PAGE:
February 24, 2012

It's just a thing.

Schuyler brought something significant home yesterday. It wasn't much to look at, just a scrap of paper with an email address. It was from one of her lunch table friends, the met I met when we had lunch.

Schuyler may be on her way to having a real and age-appropriate friend.

Hopefully they'll opt to spend some time together outside of school. I'm trying to stay out of this, aside from bugging her about how lunch went every day like a big pest. Schuyler sometimes needs a little persistent nagging to follow through on things. I can do that.

Anyway, I guess it paid off, because now they appear to be friends. Schuyler emailed her to ask if she wanted to go to the mall sometime soon. We'll see how that turns out.

Earlier this evening, when Schuyler was responding to an email from one of the older girls she met when we visited my friend's band program last year, she told her about her new friend. She described her as nice and kind and funny. Interestingly, she didn't mention that her new friend uses a wheelchair.

I felt pretty certain that this was a good thing, Schuyler simply listing the things that are the most important to her about her friend. But at the same time, I recognized that there was a possibility that she might see the wheelchair as a negative, something she didn't want to tell someone.

So, I asked her about it, because I'm that guy.

"So I'm curious about something," I said. "Why did you decide not to mention that she uses a wheelchair?"

Schuyler's eyes lit up. "Oh yeah!" she said, going back to the still-unsent email and adding "and she uses a wheelchair". I liked that response; it suggested that she might have actually overlooked that fact.

"Do you think that's an important thing to say about her?" I asked.

Schuyler thought for a second. "Yeah, it's important."

"Do you think it's a bad thing?" I asked.

"No," she said. "It's just a thing."

Well, there you go.


Kelley O said...

Schuyler is awesome.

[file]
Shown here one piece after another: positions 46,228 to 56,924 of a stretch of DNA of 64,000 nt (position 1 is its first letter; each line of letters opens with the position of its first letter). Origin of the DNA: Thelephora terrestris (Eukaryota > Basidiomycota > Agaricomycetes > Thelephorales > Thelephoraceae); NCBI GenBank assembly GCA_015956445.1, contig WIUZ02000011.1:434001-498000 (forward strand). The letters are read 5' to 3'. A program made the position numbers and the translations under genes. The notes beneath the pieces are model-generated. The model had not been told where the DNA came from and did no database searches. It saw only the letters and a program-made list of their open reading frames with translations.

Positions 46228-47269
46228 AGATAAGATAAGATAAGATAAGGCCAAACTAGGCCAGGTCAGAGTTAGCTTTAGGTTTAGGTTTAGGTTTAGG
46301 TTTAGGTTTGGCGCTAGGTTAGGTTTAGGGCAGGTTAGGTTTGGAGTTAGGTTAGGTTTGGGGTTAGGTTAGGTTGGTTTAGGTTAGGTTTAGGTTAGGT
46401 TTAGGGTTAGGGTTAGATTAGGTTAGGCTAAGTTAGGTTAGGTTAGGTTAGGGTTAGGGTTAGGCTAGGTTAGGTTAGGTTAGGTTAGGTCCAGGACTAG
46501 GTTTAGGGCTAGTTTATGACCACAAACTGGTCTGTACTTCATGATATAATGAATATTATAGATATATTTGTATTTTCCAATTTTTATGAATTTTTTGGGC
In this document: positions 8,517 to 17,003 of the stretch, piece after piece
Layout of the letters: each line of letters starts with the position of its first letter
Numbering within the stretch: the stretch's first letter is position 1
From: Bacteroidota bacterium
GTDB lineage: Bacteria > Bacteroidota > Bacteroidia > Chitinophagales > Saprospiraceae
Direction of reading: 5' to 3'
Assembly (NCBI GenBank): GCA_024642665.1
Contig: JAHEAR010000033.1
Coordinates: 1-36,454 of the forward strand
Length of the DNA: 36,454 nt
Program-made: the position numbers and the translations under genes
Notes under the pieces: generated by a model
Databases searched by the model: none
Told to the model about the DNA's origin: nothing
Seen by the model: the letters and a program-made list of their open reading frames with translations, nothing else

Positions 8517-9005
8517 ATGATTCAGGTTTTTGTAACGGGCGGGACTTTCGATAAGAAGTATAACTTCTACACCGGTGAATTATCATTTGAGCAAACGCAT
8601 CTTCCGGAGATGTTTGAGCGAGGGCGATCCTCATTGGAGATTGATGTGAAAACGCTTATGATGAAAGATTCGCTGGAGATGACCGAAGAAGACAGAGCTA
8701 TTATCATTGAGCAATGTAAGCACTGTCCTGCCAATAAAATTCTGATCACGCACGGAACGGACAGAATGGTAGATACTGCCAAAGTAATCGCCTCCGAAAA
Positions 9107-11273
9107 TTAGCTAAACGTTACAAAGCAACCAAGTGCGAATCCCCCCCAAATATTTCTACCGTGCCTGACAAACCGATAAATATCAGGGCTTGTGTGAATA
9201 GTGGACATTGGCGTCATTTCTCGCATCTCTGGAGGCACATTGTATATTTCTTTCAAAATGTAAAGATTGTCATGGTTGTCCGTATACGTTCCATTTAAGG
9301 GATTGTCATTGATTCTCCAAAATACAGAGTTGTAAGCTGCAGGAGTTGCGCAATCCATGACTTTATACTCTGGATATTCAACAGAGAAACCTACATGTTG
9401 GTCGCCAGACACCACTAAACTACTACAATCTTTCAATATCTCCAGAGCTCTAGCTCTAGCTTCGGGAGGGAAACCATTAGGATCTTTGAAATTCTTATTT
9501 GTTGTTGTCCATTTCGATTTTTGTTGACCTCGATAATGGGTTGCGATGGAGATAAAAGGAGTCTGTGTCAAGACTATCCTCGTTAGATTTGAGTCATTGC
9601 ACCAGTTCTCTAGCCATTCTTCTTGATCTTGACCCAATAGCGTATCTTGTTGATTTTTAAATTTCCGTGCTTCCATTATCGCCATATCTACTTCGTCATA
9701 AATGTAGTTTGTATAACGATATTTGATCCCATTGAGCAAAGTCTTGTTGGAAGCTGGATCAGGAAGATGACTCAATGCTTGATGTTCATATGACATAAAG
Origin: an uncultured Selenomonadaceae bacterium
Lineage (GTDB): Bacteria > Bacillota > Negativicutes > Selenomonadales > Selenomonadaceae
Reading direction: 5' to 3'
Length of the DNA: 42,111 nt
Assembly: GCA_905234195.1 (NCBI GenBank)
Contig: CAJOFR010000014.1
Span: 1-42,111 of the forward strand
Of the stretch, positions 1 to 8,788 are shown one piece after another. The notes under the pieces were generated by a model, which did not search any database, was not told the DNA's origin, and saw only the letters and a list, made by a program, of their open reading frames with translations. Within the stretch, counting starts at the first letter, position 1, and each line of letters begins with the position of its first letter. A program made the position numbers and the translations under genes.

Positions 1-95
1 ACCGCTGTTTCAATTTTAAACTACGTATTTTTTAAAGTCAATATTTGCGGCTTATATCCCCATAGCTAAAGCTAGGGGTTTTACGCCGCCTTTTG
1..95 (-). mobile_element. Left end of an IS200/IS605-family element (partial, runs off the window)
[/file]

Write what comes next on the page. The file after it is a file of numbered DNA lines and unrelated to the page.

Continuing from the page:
Pugh Family said...

Oh, how I desire to have a heart as pure as Schuyler's. You're a good dad, Rob, and I appreciate you allowing us a glimpse into your lives. As a mama of a 6-month-old boy with BPP, I find encouragement and affirmation in many of your stories.

Tubaville Quilts said...

I love Schuyler's style :)

CarrieT said...

Wise words from your girl! I hope their friendship grows and grows.

Carrie T.

Sabrina said...

How beautiful. I hope that Schuyler and this girl develop a wonderful friendship!

kris said...

Wow, I love your kid. And I love your parenting. Well played.

Elizabeth said...

I love that we're all so excited about this -- I guess it's testament to our love for your daughter and her parents -- and our collective hope for all of our children, bound up together.

Becky said...

I was going to say she's wise beyond her years, but hell, I know a lot of adults who don't get this.

Omar said...

Just one reason we love her so much.

Sidebar: am I the only one who feels incredibly old knowing that Schuyler is old enough to be emailing her pals from school?

Julia Roberts said...

I love her as much as I can a child I've never met in person.

Helena Sue said...

I think we can all learn from Schuyler - what a bright girl. :)

Miz Kizzle said...

What did girls do in their leisure time before there were malls?
I hope they become friends. It made me sad to think that Schuyler has never had a friend her own age.

thecatsmeow said...

Absolutely loving her response... It's a shame there are a lot of people--many of whom are much older than Schuyler--who don't see the tremendous value in this way of seeing things. I discovered when I was just about her age how awful kids (and adults) can be when confronted with a person's disability. This story tells me you're doing a fabulous job at teaching her more compassionate ways to look at people...and that she's got a lot of heart. This post totally rocks!!

Niksmom said...

Pure awesomeness. All the way around. I hope they become fast friends. :-)

Lennie said...

What a cool kid. I'd love to meet her someday. :)

My daughter is NT, but attended an inclusive preschool. I remember doing a happy dance when she was 3 and told me about her most recent imaginary friend who just happened to have a wheelchair, with pink stars on it.

teamaidan said...

As a mother of a child who uses a wheelchair and has always ached for him to have real friends, this story makes me jump for joy. What a perfect balance between declaring the obvious to be important, but not completely defining. Thanks for sharing. Heather

amylia said...

It's just a thing.
I like that.
A lot.

Cool kid, that one.
The ol' apple doesn't fall too far from the tree, yo.